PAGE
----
Seafood Nabe – A Japanese Hot Pot

14th March 2016

Okay, so Spring is definitely well on its way now! However, today there is a cold wind blowing and there are still some frosty mornings. So here is a recipe to enjoy for dinner, a warming Japanese hot pot, Seafood Nabe. Nabe or Nabemono is cooked and served at the table. It is a clever way of eating, as it means you can eat at much as your appetite allows. For dinner parties, it is an efficient choice as your guests will be doing the cooking!

Due to the mix of ingredients, Nabe has great nutritional value. This might be just the trick to get rid of that lingering cold or flu. In the winter months in Japan, everyone talks about Nabe as a comfort dish, perhaps like a beef or lamb stew here in the UK. It is a Japanese style hot pot full of exciting, humble flavours from the core ingredients in season; fish, chicken or pork and seasonal vegetables such as leeks, mushrooms and Nappa (Japanese cabbage). With an umami depth from the Kombu stock, it will leave you wanting more. I think my Mother loves to cook it as it helps out with the next day’s dish. You can use the remaining broth for a noodle dish or rice dish like risotto. So if you’re looking for an easy to digest light dish that packing in nutrition, and keeps your warm, I would highly recommend Nabe.

The basis for the Nabe, is Dashi (Japanese stock), which is the basis of many Japanese dishes, such as soup, dipping sauce, and slow cooked dishes “Nimono”. There are many varieties of dashi, some of my favourites are:

  • Kombu dashi stock is made by soaking kelp, or sea tangle, in water.
  • Niboshi dashi stock is made by pinching the heads and insides off small dried sardines, to prevent bitterness, and soaking the remains in water.
  • Katsuo dashi stock is made from dried bonito flakes, scattered into hot water.
  • Shitake mushroom dashi stock is made by soaking dried shitake mushrooms in water.

Here is the super easy recipe, it is all about choosing the best, freshest ingredients (as always!). Once you have prepared the dipping sauce and dashi, you are good to go!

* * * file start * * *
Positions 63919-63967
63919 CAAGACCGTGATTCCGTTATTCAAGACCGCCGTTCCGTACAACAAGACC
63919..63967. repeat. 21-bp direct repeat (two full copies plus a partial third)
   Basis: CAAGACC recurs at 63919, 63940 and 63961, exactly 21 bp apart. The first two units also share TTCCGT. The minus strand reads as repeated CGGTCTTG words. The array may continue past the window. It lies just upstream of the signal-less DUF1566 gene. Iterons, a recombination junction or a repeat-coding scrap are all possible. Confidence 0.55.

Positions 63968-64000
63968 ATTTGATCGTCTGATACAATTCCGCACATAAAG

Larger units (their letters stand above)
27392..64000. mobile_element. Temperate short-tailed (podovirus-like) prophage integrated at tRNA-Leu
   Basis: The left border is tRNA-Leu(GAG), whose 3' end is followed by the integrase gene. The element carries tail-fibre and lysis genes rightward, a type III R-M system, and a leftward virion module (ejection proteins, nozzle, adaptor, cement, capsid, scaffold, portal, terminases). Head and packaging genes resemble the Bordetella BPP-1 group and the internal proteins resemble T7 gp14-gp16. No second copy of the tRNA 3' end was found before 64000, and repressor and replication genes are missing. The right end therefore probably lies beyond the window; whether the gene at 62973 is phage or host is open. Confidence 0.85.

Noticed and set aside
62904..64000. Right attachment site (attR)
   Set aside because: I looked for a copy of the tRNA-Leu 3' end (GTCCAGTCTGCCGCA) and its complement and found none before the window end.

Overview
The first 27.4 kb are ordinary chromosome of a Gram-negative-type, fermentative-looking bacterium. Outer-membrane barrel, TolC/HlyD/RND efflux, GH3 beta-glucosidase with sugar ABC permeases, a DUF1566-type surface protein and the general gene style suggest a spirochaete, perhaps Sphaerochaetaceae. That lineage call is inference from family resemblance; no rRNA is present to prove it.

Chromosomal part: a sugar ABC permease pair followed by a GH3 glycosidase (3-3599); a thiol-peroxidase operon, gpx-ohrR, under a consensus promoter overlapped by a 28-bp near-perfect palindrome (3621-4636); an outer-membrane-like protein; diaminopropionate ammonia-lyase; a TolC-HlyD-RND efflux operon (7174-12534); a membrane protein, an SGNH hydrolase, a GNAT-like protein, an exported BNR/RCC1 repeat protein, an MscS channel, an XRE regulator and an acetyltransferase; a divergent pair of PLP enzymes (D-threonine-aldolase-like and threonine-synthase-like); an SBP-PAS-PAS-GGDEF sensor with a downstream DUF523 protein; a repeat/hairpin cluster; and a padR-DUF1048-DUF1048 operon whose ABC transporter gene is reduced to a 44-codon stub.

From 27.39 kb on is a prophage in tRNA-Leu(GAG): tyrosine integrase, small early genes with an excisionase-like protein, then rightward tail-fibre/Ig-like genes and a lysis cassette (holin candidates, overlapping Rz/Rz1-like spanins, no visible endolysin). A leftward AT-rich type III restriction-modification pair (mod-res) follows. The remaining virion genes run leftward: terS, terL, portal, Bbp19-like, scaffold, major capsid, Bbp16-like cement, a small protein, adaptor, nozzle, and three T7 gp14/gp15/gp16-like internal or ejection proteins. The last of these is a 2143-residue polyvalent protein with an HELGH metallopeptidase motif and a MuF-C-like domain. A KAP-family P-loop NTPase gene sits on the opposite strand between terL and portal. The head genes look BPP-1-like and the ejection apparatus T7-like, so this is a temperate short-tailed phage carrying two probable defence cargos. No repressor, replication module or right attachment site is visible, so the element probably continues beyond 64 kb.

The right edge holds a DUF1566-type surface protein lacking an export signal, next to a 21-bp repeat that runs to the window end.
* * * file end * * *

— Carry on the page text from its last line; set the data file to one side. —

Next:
Seafood Nabe - A Japanese Hot Pot

Seafood Nabe with Home-made Ponzu Dipping Sauce
Serves 4

Ingredients & Kit

Portable cooker (great if you do have one, as cooking at the table is the best way to enjoy this)

Seafood and/or fish

Red Mullet, turbot , sea breams, salmon, cod, cod cheeks, scallops, prawns, clams, mussels (choose whatever is fresh and in season)


Leeks, Nappa cabbage, Shitake mushroom, shimeji mushrooms, oyster mushrooms, Enoki mushrooms (again, there are no rules, choose fresh, seasonal ingredients)

Kombu Dashi

Kombu Dashi (Makes 600ml)
Kombu (dried kelp) 1 piece of about 240mms ×50mms
Water 600ml

Ponzu Dipping Sauce

100ml Tamari soy sauce
100ml Lime juice
2 tbs Mirin
3cm x 3cm piece of dried Kombu
A handful of Katsuobushi (bonito flakes)


Remember to make the ponzu sauce a day before you need it. Mix all the ingredients together in a small bowl and keep it in the fridge for 24 hours to rest. Strain the sauce through a fine sieve into a container or bottle. You can keep the ponzu sauce in the fridge for a few weeks. When it gets cloudy and loses its shine, it’s time to throw it out.

Use a shallow pot to make the stock. Firstly, wipe the Kombu with a clean cloth. (the Kombu shouldn’t be washed.)
Put the water into the pot and soak the Kombu for about 30 minutes.
Heat it up slowly and as the water comes to a boil, take out the Kombu and remove the stock from the heat.

Pour the ponzu into small bowls, one per person.
Using the portable cooker on the dining table or if you do not have one, you can cook on the kitchen hob.
Gradually add small quantities of the fish, seafood or vegetables, to cook each. No need to add them all at once, the meal is all about pacing the enjoyment!
When they are cooked, pick them out and dip with ponzu sauce.

At the end of the meal do keep the stock. Later or the next day, you can make a delicious noodle or rice porridge. Simply use the broth to cook udon noodles or Japanese rice. This is actually one of my favourite dishes as it packs even more flavour than the Nabe! The deep taste comes from the mushrooms and seafood, or fish cooked in the dashi.

Enjoy the meal and keep warm in these last few days of the cold!